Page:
June 1 Pharmacy Week in Review: New Hepatitis C Virus Guidelines and Lyme Disease Prevention
This weekly video program provides our readers with an in-depth review of the latest news, product approvals, FDA rulings, and more. Our Week in Review is a can't miss for the busy pharmacy professional.
Nicole Grassano, Host: Hello and welcome to the Pharmacy Times News Network. I’m Nicole Grassano, your host for our Pharmacy Week in Review.
The American Association for the Study of Liver Diseases and the Infectious Diseases Society of America has issued new hepatitis C virus (HCV) guidelines for unique populations, Pharmacy Times reported. These guidelines provide new testing and management recommendations for pregnant women, individuals who inject drugs, men who have sex with men, and individuals who are incarcerated. The guidelines call for testing all pregnant women for HCV infection, especially at the initiation of prenatal care, and also testing all individuals who inject drugs or have injected drugs in the past. In addition, annual HCV testing is recommended for sexually active HIV-infected adolescents, and adult men who have sex with men. The guidelines also recommend HCV-antibody testing followed by HCV-RNA testing for those who are incarcerated and are antibody-positive.
In the United States, an estimated 300,000 new Lyme disease infections occur each year, according to the CDC, Contemporary Clinic reported. The disease is spread through bites from infected blacklegged ticks. These arachnids are typically found in grassy or wooded areas, most often in New England, the mid-Atlantic states, and the upper Midwest, but they can also be found in California, Oregon, and Washington. Individuals who camp, hike, play, or work in these places are most susceptible to tick bites. One way to help prevent tick bites is to avoid walking through tall bushes, thick leaves, or other vegetation, as well as to walk in the center of trails. Ticks generally need 36 to 48 hours to feed on an individual’s blood and can leave a red, expanding, rash that often resembles a bullseye. The rash won’t hurt or itch, but a bite can also come with fatigue, chills, fever, and body aches.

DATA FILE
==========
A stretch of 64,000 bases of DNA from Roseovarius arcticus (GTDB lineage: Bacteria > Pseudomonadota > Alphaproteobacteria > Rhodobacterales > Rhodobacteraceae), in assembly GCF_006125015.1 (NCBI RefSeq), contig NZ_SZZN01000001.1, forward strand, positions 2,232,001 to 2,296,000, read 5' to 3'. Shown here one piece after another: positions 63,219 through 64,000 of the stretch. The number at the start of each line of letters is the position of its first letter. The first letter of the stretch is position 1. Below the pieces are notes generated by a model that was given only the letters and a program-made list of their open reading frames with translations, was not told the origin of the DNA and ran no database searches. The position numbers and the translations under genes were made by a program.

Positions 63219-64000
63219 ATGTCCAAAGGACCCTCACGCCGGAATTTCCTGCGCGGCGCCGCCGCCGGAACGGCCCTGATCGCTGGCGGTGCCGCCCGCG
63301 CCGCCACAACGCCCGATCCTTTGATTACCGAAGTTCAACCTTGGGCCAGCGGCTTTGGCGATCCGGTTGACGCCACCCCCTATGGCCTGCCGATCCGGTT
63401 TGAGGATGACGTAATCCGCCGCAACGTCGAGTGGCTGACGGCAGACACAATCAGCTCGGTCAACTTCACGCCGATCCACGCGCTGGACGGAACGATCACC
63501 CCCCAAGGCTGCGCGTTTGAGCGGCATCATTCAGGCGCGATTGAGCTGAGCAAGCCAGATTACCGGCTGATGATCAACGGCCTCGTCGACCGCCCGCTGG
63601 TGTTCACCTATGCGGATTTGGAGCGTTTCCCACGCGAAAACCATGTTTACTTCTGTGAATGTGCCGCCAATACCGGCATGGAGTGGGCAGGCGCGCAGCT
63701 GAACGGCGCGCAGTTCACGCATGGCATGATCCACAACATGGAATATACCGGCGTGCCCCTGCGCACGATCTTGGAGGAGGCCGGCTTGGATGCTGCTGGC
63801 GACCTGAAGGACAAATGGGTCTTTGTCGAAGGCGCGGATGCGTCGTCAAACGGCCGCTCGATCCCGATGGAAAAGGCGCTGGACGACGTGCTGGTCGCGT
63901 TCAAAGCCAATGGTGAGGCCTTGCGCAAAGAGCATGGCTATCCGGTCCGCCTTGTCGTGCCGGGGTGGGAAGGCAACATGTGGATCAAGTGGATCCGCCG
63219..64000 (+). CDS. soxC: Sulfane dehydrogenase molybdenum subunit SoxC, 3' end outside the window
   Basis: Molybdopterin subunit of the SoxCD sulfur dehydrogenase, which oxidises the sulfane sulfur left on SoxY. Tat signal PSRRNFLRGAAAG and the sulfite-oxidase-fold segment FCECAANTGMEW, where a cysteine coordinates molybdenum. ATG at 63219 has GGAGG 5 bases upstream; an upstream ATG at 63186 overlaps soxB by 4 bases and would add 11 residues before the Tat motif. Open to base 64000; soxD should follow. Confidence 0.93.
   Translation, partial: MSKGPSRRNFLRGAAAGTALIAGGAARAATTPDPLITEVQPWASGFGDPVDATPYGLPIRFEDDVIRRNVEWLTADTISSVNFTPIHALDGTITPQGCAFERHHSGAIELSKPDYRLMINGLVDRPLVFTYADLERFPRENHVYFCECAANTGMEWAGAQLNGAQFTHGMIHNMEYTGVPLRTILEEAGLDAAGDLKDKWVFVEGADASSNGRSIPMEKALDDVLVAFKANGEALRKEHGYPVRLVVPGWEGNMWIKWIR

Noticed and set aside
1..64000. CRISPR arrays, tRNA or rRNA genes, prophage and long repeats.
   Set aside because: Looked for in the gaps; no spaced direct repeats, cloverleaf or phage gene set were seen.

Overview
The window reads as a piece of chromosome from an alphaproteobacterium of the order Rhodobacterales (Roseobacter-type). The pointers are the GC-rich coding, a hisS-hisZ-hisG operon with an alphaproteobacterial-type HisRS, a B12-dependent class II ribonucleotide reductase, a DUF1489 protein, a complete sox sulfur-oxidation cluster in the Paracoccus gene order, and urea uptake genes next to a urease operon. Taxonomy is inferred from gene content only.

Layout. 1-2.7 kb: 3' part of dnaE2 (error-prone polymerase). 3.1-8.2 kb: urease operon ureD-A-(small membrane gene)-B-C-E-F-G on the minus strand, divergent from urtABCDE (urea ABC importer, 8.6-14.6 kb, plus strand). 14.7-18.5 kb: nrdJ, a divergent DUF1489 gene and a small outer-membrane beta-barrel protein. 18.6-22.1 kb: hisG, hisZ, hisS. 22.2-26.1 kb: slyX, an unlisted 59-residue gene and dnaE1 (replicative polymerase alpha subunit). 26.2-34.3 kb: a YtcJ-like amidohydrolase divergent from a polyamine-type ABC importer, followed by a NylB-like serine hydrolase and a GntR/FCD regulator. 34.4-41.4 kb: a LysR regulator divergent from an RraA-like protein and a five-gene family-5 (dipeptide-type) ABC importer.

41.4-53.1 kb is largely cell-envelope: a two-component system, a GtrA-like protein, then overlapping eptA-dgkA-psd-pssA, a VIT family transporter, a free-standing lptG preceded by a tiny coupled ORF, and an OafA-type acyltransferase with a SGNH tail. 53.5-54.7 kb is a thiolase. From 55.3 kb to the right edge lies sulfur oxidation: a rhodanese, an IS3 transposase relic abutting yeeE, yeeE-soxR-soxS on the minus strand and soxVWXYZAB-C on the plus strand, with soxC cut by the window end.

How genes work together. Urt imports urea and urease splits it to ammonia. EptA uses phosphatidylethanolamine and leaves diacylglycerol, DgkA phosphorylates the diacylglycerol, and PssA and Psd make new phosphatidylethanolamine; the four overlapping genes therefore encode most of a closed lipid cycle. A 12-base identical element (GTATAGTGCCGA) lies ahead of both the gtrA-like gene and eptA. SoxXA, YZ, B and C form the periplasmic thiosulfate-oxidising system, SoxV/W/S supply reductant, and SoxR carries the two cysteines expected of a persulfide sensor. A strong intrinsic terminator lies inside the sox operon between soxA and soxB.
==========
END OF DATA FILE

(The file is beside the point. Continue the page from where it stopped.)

A single-tablet HIV treatment regimen may produce better patient outcomes than multi-tablet regimens, according to new research published in AIDS Care and reported on by Specialty Pharmacy Times. Once-daily regimens have become the standard of care for patients with HIV, but they often include a multi-tablet regimen. The researchers sought to determine whether reducing the pill burden to only a single daily pill could further improve adherence, retention in care, and virologic outcomes among patients. To determine which treatment approach had better outcomes, the researchers studied more than 1000 patients at a non-VA Texas clinic who were just beginning HIV treatment from January 2008 to December 2011.
Pharmacists may get more questions about Nicorette Mini lozenge mints if their patients have seen a new commercial for the smoking cessation aid. In the spot, called 'Andrew’s Why,' a dad is tired of sneaking up to the attic for a cigarette when he was supposed to be quitting, so he starts using Nicorette Mini lozenge mints to reduce the urge to smoke. According to the commercial, behavioral support increases the chances of kicking the smoking habit.
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